Joseph Daniels, CEO of Project Etopia, takes a look at how modular building is going to give small developers a bit of a rebirth after the financial crisis largely wiped them out
Small builders took a huge hit during the 2008 financial crisis and a third of them went out of business.
The UK was left with larger firms that had enough money behind them to weather the storm, including valuable assets in the form of a landbank. Some “wise heads” at these companies continued to invest while there was blood in the water and kept buying land in the aftermath, knowing low land values would all but guarantee bumper profit margins in the ensuing years when these plots were developed.
We ended up with a housebuilding industry that, being made up of firms of a certain size, favoured larger developments that were worth their while. And that now forms the lion’s share of new building.
The result — small developers were responsible for just 12% of new builds in 2016 compared with 39% in 1988. The credit crunch and its fallout wiped a third of small companies from the housebuilding sector and, if the number of house builders operating in 2007 were active today, another 25,000 homes would be built each year.
In fact, the number of small builders has fallen by 80% over the past three decades, with the crash doing a lot of the damage. They didn’t have the margins to survive it or the funds to bounce back afterwards.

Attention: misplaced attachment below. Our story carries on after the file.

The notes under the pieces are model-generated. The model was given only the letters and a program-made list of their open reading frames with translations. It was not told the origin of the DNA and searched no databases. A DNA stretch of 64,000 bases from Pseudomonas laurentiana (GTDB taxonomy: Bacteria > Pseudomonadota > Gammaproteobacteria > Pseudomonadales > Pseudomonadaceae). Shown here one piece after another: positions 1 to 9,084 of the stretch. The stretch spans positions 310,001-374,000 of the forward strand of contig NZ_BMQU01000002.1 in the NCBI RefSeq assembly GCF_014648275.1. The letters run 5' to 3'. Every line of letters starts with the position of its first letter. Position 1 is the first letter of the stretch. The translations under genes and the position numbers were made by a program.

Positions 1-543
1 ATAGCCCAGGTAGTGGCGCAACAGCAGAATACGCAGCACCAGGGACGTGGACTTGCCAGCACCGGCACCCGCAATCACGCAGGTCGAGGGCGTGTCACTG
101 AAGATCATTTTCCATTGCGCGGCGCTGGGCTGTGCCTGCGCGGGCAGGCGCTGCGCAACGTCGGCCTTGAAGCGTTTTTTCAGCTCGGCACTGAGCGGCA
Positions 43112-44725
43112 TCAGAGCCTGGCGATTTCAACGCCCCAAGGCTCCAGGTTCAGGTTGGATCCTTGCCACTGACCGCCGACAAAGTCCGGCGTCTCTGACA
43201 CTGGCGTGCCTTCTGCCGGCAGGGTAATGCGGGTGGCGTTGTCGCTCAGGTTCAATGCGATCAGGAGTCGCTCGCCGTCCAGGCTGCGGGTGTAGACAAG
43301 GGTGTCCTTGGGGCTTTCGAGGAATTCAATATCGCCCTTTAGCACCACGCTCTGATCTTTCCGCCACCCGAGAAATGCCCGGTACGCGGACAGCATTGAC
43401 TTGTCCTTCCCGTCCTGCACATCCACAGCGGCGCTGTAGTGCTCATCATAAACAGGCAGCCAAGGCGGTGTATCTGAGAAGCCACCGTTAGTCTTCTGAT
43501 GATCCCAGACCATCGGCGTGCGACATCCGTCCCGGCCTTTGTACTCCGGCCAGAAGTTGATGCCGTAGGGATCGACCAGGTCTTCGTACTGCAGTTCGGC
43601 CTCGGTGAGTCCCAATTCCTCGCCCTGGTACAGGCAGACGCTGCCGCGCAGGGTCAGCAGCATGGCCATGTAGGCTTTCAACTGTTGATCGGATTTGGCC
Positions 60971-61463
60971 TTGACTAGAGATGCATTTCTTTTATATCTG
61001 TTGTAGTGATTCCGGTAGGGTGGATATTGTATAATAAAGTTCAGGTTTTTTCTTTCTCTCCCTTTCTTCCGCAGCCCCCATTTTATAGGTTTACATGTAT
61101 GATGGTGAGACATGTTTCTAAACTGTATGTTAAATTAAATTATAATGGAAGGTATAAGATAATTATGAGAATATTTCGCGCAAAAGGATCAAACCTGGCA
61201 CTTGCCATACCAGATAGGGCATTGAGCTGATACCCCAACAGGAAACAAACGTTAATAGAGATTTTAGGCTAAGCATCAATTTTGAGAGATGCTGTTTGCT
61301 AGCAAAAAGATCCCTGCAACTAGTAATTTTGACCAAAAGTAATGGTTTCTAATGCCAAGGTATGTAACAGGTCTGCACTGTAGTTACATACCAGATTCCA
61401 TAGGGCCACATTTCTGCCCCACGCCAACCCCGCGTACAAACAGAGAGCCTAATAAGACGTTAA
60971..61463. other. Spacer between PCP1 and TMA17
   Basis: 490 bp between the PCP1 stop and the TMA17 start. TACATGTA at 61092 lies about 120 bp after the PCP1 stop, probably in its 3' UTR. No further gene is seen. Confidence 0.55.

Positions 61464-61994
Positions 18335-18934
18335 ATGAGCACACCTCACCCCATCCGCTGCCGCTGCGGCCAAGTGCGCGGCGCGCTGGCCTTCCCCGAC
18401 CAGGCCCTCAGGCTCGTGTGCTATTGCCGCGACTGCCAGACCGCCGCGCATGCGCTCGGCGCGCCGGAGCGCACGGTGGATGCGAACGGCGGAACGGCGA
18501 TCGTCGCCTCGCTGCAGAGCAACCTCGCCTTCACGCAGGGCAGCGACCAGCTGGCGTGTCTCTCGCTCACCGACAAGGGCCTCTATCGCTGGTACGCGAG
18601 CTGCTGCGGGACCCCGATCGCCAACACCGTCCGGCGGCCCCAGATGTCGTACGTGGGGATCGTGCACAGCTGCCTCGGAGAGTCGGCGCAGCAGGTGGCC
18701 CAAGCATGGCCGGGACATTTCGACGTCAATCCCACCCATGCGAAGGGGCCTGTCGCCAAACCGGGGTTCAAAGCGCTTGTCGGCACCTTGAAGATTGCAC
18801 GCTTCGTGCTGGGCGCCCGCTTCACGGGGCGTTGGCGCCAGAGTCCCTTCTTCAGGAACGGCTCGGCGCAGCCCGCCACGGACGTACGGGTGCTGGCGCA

But this is where their luck may now be changing. Two reasons they struggled were tight margins and long build times. Modular is threatening to defeat these problems in a stroke.
It offers greater profit margins because of the cheaper material cost, rapid deployment and reduced dependence on labour. Building larger developments no longer presents an economy of scale in the same way it does for traditional bricks and mortar and the sector’s sizeable, out-of-town estates.
Therefore, smaller developers operating now don’t have to compete with larger firms for the same land. It is easier for them to get planning permission because of the reduced site traffic and noise, and smaller, urban locations are more commonly brownfield sites councils would like to see building on but which larger developers ignore.
Modular means smaller businesses can again leap headfirst into construction, aided by greater margins and increased control of their overheads. They are also free from the interference of shareholders who fear deviating from the traditional building methods that have won them reliable profits in the past.
The fast-approaching boom in modular construction is being bolstered by endorsements at the highest echelons of government. In recent weeks, housing minister Kit Malthouse signalled support for this method of housing delivery. In 2017, Philip Hammond made a budget commitment to prioritise the use of offsite manufacturing techniques.
Support in Parliament is coinciding with a growing realisation that modular housing is an attractive option for local authorities and the public at large.
Local authorities have also had their borrowing caps for housebuilding lifted, so it may not be long before they start directly commissioning modular homes themselves.
The flexibility offered by offsite construction means designs can easily be tailored to individual plots and how much an authority can afford, while modular homes can be as luxurious as their brick counterparts.
Larger developers have been far slower at recognising the advantages of modular construction and some remain unduly concerned about their longevity.
For those anxiously wondering if they will ever be able to own their own homes, an influx of new, smaller developers will make that dream far more likely.
A growing construction sector made up of both big and small construction firms will have the biggest impact on the UK’s housing crisis.
It will also ensure that during the next financial crisis, the industry doesn’t just slam the brakes on.